A side of carriage assembly 30 opposite handle 42 is shown in FIGS. 2-4. Carriage assembly 30 includes a carriage, indicated generally at 52, which holds carriage assembly 30 on monorail 22. Carriage 52 includes both pairs of upper and lower rollers 38, 40 and a brake, indicated generally at 54, comprising two gripping members, such as upper brake 44 and a lower brake 56. Rollers 38, 40, which together comprise a rolling mechanism adapted to facilitate movement of carriage 52 along monorail 22, each include a cylindrical rolling surface 58 upon which monorail 22 bears and a flange 60 which holds carriage 52 on monorail 22 even when brake 54 is fully released. Upper brake 44 and lower brake 56 have opposed surfaces 62, 64, respectively, which are closeable on monorail 22 to the locked condition, as shown in FIG. 4. Upper brake 44 at surface 62 is preferably composed of a hard, substantially incompressible material, such as steel. Lower brake 56 at surface 64 is preferably composed of a resilient, compressible material, such as rubber. In the intermediate and locked conditions, brakes 44, 56 grip monorail 22 in a nip region, indicated generally at 66, between the opposed surfaces.
As best seen in FIG. 5, mounting structure 32 includes a mounting mechanism, indicated generally at 68, and a locking mechanism, indicated generally at 70. Mounting mechanism 68 includes a front bracket 72, which supports upper brake 44, and a rear bracket 74, which supports lower brake 56. The front and rear brackets are joined by six screws 76 and two rods 78. Each of rods 78 also supports one of lower rollers 40 with two ball bearing assemblies 80 on each rod. Rods 78 are held in place in front bracket 72 by set screws 82. Upper rollers 38 are mounted in front bracket 72 on ball bearing assemblies (not shown) on rods 84 which are held in place by set screws 86.
Upper brake 44 includes a slider portion 88 (FIGS. 5, 7, & 8) which rides in a channel 90 in front bracket 72. Channel 90 is greased, preferably with a TeflonŽ-based grease such as Magnalube-G™, prior to installation of upper brake 44 so that upper brake 44 can slide in channel 90 between the released and locked positions. Lower brake 56, best seen in FIG. 6, which includes a resilient, rubber brake pad 92 mounted with an Allen screw 94 on a brake shoe 96, rides in a channel 98 in rear bracket 74. Channel 98 is greased similarly to channel 90 to permit brake 56 to slide in channel 98 between the released and locked positions.
Lower brake 56 is adjustably mounted on two bolts 100 held in a block 102 that also rides in channel 98. Bolts 100 are freely rotatable about a longitudinal axis within block 102 but otherwise do not move relative to block 102. A lock nut 104 is installed on each of bolts 100 to capture bolts 100 in block 102. Lock nuts 104 are tightened just enough to hold bolts 100 in place without up or down travel but still permit rotation of bolts 100. Threaded holes (not shown) in brake shoe 96 receive bolts 100 so that turning bolts 100 causes lower brake 56 to move up or down relative to block 102. The height of lower brake 56 relative to block 102 can be adjusted even when the mounting structure is fully assembled because access holes 108 in rear bracket 74 allow insertion of a tool, such as an Allen wrench, to turn bolts 100. The brake height may be adjusted to accommodate monorails of various widths.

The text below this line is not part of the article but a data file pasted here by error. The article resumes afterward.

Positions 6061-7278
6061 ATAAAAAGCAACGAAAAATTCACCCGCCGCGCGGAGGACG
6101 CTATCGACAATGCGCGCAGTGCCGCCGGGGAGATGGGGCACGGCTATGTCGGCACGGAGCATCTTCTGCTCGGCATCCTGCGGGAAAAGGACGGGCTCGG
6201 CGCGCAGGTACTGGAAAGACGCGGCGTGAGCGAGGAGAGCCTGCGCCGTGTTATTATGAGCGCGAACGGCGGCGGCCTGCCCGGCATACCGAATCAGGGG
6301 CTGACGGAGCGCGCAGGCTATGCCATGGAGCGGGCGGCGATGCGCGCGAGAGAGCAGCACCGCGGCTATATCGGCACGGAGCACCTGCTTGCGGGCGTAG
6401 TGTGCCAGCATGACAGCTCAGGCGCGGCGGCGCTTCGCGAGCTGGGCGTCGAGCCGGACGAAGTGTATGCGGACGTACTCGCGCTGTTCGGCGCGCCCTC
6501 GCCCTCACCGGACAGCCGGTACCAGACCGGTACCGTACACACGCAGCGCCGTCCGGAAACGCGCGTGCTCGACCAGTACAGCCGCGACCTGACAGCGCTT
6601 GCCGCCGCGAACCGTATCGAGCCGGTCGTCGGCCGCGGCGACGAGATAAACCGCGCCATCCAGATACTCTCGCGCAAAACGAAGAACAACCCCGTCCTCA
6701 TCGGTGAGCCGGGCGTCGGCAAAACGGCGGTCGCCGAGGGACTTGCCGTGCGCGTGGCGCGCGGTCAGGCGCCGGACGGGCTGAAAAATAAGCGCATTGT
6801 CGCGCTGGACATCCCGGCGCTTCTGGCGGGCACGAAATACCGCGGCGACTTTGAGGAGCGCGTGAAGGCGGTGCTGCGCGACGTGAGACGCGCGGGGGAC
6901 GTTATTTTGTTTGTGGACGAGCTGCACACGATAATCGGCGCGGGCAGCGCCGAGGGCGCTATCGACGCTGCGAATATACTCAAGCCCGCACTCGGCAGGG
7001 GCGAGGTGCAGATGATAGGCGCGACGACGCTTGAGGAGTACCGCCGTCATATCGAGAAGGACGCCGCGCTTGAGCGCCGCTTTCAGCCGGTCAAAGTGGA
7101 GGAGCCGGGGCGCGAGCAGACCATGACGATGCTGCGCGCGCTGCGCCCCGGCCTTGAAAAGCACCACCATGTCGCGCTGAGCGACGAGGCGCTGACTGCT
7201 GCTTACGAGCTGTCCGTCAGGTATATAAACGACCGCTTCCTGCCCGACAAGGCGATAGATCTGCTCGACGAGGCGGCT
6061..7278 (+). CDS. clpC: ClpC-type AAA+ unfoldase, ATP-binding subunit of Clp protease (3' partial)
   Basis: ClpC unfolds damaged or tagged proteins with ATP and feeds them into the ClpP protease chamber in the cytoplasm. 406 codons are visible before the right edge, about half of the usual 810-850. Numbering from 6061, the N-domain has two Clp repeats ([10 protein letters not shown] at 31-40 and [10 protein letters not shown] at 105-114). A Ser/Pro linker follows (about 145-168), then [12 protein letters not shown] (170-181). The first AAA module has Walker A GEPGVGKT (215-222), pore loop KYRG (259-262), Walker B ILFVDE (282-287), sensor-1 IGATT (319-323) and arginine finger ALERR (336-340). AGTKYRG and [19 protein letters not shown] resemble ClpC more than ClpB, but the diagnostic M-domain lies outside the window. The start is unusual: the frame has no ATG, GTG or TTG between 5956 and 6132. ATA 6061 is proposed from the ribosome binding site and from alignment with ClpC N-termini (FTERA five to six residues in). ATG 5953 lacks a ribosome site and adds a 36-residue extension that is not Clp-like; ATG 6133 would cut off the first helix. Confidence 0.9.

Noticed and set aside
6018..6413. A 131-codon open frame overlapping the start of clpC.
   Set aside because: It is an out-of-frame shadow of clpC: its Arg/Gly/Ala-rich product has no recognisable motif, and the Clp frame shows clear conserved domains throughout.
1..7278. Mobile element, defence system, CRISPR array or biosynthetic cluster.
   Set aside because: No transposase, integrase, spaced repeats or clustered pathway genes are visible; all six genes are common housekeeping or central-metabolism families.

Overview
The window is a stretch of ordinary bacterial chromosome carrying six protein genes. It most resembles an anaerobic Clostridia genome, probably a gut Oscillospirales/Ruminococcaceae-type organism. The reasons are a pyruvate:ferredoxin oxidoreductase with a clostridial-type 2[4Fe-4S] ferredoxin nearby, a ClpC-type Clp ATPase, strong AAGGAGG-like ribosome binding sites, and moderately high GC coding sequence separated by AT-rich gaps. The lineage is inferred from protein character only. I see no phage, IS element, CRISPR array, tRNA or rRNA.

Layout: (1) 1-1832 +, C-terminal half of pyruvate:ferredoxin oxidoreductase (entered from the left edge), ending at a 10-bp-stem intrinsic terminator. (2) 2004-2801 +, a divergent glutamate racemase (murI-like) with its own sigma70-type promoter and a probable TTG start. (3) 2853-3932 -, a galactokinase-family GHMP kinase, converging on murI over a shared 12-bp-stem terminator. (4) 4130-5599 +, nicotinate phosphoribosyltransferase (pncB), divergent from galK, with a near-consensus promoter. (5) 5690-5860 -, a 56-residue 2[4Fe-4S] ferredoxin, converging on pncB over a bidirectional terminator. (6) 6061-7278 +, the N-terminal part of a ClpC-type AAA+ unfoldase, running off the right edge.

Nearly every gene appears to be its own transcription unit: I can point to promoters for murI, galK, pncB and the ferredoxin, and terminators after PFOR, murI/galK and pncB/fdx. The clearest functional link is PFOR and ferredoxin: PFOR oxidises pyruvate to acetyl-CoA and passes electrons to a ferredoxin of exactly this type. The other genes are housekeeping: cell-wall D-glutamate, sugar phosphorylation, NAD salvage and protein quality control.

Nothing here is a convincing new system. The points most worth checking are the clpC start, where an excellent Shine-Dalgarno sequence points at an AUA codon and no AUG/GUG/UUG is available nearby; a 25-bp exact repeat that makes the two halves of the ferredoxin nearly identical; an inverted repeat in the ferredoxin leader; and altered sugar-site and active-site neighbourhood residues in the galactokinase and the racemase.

Block 102 is biased upwardly in channel 98 by a pair of springs 106. As shown in FIG. 6, block 102 also includes a pair of pins 110 which ride in a pair of channels 112 (FIG. 5) in front bracket 72 which guide and limit the motion of block 102 as lower brake 56 is moved between the released and locked positions.
As shown in FIG. 5, locking mechanism 70 includes handle 42 and a dual cam mechanism, indicated generally at 114, coupled to the handle. Cam mechanism 114 includes a front wheel 116 (FIGS. 1 & 2) which is welded to handle 42 and rides in a circular cutout 118 in front bracket 72. Front wheel 116 and cutout 118 allow handle 42 to be rotatable between the released and locked conditions. Front wheel 116 is coupled by a front central shaft (not shown) to a middle wheel 120 (FIG. 5). Front wheel 116 and middle wheel 120 are coaxially coupled at a central point to the front central shaft. A first cam member, such as front dowel pin 122 extends perpendicularly between front wheel 116 and middle wheel 120 at a position offset from the front central shaft. Thus, front dowel pin 122 provides a first cam action when handle 42 is turned, rotating wheels 116, 120, because the dowel pin moves eccentrically with respect to the wheels and, thus, imparts a translational motion to upper brake 44.
The first cam action provided by front dowel pin 122 and the manner in which front dowel pin 122 moves upper brake 44 between the released and locked conditions is best shown in FIGS. 7 & 8. In FIG. 7, upper brake 44 is in the released condition and thus is raised above and away from monorail 22. Handle 42 is in a vertical, fully-released position. Arrow L shows how handle 42 can be rotated toward the locked position. When handle 42 is rotated toward the locked position, front dowel pin 122 moves downwardly, as indicated by arrow D, and also to the left in an arc and presses on an insert 124 in slider portion 88 of upper brake 44 causing the brake to move downwardly onto monorail 22, as indicated by arrow W.